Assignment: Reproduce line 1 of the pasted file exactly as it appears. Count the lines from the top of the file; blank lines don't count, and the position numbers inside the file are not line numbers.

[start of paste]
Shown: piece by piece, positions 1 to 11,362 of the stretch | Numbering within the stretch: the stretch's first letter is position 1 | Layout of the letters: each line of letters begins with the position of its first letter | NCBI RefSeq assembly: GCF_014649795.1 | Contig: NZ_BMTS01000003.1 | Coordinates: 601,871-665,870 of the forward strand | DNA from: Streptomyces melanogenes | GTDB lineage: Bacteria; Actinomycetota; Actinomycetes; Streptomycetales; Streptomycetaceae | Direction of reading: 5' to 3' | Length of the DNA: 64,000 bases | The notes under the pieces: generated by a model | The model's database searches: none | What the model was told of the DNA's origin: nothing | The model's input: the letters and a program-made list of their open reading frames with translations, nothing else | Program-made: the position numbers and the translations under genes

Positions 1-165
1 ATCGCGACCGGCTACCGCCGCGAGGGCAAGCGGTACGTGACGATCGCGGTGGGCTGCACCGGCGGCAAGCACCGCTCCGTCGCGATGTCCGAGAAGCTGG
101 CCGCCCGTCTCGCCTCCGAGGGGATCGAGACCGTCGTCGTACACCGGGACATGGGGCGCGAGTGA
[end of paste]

Shown: piece by piece, positions 1 to 11,362 of the stretch | Numbering within the stretch: the stretch's first letter is position 1 | Layout of the letters: each line of letters begins with the position of its first letter | NCBI RefSeq assembly: GCF_014649795.1 | Contig: NZ_BMTS01000003.1 | Coordinates: 601,871-665,870 of the forward strand | DNA from: Streptomyces melanogenes | GTDB lineage: Bacteria; Actinomycetota; Actinomycetes; Streptomycetales; Streptomycetaceae | Direction of reading: 5' to 3' | Length of the DNA: 64,000 bases | The notes under the pieces: generated by a model | The model's database searches: none | What the model was told of the DNA's origin: nothing | The model's input: the letters and a program-made list of their open reading frames with translations, nothing else | Program-made: the position numbers and the translations under genes